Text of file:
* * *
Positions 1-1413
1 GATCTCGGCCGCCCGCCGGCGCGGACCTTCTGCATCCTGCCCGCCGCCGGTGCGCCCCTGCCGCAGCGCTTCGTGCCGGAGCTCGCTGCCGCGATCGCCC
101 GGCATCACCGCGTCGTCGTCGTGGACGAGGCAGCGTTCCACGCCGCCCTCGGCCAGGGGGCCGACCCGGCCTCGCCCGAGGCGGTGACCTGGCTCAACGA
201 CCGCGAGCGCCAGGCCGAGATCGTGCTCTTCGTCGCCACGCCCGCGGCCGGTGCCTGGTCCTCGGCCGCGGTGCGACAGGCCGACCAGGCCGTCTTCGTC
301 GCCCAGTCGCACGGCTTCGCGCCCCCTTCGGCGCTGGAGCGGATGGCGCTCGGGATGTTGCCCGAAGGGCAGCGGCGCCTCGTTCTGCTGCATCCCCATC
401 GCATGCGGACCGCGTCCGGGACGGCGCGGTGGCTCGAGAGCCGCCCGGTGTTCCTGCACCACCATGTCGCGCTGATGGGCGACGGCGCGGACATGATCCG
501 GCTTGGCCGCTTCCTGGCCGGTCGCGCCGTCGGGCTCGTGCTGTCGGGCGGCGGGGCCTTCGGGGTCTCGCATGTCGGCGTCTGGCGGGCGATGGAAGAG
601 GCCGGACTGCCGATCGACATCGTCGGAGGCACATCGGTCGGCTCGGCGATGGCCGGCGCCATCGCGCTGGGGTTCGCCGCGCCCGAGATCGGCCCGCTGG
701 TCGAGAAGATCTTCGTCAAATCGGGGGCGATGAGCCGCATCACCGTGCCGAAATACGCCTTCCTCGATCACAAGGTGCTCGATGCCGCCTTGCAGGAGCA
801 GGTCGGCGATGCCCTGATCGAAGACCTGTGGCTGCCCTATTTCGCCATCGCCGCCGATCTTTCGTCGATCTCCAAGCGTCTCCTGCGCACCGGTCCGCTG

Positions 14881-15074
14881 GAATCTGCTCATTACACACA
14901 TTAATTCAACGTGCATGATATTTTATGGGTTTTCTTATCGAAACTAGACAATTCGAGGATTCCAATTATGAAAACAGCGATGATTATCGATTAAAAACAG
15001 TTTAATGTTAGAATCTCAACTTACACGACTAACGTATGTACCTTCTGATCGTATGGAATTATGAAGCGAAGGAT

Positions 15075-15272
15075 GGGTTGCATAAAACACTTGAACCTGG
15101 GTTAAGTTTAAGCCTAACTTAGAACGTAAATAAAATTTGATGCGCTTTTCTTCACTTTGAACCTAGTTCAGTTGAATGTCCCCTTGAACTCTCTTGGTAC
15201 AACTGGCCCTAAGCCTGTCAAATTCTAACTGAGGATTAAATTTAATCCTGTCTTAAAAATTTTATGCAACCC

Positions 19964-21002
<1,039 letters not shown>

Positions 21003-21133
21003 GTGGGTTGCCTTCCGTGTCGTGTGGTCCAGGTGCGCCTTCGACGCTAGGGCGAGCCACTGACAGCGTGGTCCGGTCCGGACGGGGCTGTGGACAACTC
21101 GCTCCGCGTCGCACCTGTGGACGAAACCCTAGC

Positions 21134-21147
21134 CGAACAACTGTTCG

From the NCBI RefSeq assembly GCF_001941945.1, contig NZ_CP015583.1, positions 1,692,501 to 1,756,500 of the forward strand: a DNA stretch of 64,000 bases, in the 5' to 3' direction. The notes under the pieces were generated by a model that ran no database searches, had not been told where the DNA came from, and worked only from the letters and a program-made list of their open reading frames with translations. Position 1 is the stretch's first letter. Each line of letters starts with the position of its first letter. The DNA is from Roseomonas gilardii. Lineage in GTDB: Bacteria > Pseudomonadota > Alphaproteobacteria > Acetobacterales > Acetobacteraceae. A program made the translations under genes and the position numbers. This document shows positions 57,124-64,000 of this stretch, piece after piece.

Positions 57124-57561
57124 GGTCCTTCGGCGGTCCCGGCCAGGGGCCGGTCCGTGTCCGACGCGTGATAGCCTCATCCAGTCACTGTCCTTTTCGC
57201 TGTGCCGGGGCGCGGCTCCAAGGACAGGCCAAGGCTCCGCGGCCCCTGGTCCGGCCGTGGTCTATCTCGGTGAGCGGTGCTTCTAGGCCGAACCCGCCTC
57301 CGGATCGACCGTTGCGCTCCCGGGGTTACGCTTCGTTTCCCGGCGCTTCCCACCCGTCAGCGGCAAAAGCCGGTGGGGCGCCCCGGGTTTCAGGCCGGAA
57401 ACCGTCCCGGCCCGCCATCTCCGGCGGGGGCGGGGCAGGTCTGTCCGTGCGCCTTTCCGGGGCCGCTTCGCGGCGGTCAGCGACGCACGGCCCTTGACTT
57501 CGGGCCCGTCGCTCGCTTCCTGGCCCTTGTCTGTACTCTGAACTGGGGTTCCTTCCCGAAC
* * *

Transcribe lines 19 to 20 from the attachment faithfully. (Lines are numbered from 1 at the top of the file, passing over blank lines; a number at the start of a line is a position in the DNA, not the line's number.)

Positions 19964-21002
<1,039 letters not shown>